Distracted driving is a major risk for drivers and passengers in Florida. According to the National Highway Traffic Safety Administration (NHTSA), nearly 10 people die every day as a result of distracted driving, and more than 1,000 suffer accident-related injuries. Sadly, while the risks of distracted driving are well-known, drivers continue to talk and text behind the wheel, and innocent victims continue to suffer unnecessary and avoidable injuries.
Risk Factors Associated with Distracted Driving
There are a variety of risk factors associated with distracted driving. According to the NHTSA, each of the following can be an indicator that a driver is distracted behind the wheel:
- Driving into oncoming or crossing traffic
- Failing to maintain a consistent speed
- Failing to maintain lane control
- Failing to signal before turning or merging
- Making abrupt and illegal turns
- Responding slowly to traffic signals
- Looking down instead of looking at the road
All of these factors increase the risk that a driver will cause an accident; and, since distracted drivers are not looking at the road, they are not in a position to avoid a collision when they put other motorists in harm’s way.
Four Types of Driving Distractions
The NHTSA divides driving distractions into four categories: visual, manual, cognitive and combination.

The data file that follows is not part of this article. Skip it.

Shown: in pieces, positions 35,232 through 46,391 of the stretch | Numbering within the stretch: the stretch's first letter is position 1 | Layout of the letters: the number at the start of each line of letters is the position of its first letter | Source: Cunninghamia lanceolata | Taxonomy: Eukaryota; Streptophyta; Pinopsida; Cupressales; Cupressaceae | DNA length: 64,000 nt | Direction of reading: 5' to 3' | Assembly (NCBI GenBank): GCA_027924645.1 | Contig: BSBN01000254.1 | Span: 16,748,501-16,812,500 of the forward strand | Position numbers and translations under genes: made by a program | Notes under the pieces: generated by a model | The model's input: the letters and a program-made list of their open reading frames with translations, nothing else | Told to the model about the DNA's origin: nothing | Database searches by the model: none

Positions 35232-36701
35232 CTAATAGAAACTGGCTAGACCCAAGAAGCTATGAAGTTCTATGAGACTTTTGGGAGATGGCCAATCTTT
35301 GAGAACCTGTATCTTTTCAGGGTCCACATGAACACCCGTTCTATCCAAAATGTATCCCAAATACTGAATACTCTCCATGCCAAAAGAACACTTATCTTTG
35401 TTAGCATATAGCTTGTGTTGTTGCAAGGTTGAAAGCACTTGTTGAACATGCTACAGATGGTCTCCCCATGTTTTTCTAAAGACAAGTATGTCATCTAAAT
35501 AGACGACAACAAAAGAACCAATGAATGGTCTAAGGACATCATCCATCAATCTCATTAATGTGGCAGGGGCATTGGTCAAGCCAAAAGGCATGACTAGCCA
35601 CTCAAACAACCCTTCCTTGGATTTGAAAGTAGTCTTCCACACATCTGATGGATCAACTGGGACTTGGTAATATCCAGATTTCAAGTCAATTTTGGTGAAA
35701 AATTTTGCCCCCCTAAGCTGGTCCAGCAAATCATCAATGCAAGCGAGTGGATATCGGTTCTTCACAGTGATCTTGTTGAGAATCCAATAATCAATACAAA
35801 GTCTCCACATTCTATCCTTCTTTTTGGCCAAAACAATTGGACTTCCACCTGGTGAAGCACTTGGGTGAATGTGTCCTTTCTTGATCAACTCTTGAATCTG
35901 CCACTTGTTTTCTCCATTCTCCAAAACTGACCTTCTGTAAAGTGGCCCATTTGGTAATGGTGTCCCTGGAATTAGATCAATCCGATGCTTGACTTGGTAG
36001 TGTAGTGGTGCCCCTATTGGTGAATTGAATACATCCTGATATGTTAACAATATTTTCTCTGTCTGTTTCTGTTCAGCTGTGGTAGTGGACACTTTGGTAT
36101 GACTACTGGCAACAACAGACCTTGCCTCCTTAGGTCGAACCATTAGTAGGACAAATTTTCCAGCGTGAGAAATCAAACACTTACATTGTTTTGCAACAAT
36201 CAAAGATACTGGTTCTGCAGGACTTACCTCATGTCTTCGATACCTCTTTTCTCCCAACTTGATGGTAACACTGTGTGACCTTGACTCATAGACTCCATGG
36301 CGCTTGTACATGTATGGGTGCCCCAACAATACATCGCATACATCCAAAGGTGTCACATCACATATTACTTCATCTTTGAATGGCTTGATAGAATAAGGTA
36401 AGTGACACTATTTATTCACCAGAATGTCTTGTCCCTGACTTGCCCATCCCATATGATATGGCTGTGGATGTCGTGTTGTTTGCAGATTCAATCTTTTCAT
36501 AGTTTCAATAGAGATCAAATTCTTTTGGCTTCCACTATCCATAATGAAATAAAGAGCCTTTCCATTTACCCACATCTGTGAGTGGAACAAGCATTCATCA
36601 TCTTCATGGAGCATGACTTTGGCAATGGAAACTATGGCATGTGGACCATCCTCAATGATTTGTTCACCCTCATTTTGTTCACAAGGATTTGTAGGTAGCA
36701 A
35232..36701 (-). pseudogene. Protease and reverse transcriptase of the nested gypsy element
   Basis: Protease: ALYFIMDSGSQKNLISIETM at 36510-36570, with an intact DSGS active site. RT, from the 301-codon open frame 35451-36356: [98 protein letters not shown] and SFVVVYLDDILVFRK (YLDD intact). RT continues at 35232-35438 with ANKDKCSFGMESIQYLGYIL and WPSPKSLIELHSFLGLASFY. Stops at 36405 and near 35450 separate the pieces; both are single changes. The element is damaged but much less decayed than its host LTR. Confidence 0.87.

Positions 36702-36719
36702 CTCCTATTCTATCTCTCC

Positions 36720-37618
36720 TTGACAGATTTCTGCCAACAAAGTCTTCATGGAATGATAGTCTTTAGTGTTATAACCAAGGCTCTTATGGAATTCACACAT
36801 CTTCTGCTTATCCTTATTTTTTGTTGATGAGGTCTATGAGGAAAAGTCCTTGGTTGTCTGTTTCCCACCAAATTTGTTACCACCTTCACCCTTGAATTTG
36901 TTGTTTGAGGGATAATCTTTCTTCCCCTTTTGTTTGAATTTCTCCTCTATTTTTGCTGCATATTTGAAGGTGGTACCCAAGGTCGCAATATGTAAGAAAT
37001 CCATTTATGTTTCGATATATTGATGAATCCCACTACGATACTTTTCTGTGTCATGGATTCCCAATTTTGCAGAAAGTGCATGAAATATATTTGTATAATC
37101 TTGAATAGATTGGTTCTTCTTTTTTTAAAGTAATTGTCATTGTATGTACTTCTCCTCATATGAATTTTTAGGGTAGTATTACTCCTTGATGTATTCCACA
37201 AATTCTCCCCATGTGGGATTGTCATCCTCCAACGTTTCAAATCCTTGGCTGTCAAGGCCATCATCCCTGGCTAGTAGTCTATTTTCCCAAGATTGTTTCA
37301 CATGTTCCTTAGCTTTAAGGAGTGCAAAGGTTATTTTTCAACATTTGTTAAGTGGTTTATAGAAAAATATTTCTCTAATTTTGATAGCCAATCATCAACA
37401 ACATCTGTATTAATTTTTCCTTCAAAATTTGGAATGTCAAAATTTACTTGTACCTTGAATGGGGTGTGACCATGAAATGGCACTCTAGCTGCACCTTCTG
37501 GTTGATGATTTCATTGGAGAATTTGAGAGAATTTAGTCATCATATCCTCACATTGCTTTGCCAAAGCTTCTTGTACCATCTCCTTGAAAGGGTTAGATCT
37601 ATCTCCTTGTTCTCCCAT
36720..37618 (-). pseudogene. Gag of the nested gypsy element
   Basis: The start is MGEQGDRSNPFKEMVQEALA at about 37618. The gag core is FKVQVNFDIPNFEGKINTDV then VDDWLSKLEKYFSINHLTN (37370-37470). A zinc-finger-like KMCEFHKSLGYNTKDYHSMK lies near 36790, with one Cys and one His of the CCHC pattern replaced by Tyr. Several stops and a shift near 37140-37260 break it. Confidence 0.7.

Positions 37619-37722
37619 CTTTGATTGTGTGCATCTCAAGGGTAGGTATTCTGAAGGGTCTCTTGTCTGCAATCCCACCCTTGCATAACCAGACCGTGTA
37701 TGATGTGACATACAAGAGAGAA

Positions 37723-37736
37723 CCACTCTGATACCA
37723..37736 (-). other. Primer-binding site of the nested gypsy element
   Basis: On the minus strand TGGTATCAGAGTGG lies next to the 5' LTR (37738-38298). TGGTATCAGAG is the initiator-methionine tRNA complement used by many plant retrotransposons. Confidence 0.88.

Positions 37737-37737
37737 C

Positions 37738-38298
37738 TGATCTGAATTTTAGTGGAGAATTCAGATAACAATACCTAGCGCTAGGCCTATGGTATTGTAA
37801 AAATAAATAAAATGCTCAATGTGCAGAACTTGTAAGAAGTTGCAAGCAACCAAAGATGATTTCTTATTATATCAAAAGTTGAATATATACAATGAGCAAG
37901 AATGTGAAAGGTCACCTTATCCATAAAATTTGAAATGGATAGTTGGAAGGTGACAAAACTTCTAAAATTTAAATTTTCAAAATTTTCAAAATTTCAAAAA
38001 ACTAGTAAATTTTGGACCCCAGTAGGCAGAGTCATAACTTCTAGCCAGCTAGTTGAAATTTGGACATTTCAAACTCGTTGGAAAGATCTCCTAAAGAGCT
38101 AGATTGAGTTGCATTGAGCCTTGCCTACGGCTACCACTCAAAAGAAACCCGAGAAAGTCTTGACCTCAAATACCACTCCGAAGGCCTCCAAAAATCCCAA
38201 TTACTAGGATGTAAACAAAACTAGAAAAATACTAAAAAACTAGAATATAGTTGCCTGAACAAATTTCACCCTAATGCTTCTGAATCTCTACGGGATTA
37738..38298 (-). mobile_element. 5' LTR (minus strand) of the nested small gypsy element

- Visual Distraction – A visual distraction is anything that takes a driver’s eyes off of the road. Visual distractions can exist inside and outside of the vehicle, and even a visual distraction that lasts a few seconds is enough to cause a serious accident.
- Manual Distraction – A manual distraction is one that results in a driver taking his or her hands off of the wheel. “Some common examples of manual distraction include eating and drinking in the car, adjusting the GPS, audio controls, climate controls, or trying to retrieve an object from a purse or wallet. . . . Smoking also represents a source of manual distraction.”
- Cognitive Distraction – A cognitive distraction is one that takes the driver’s mind off of the task at hand. Talking to passengers can create a cognitive distraction, and even thinking about personal, professional or financial problems can impair a driver’s ability to stay focused on the road.
- Combination Distractions – The most dangerous distractions are known as “combination distractions.” These are ones that involve visual, manual and cognitive impairments. Cell phone use – including talking, texting and using social media – is the most-common form of combination distraction, and it has quickly become a leading cause of accidents in Florida and nationwide.
Distracted driving is negligent driving, and motorists who are seriously injured by distracted drivers deserve to collect full and fair compensation for their accident-related losses. If you have been injured by a distracted driver, or if you have suffered the tragic loss of a loved one, you should consider speaking with an attorney to learn about your legal rights.
Speak With a Florida Car Accident Lawyer at Searcy Denney
If you have questions or concerns, contact a Florida personal injury law firm that represents victims of serious motor vehicle collisions. If you have been injured or lost a loved one and would like to speak with an attorney, you can call (800) 780-8607 or contact us online for a free consultation.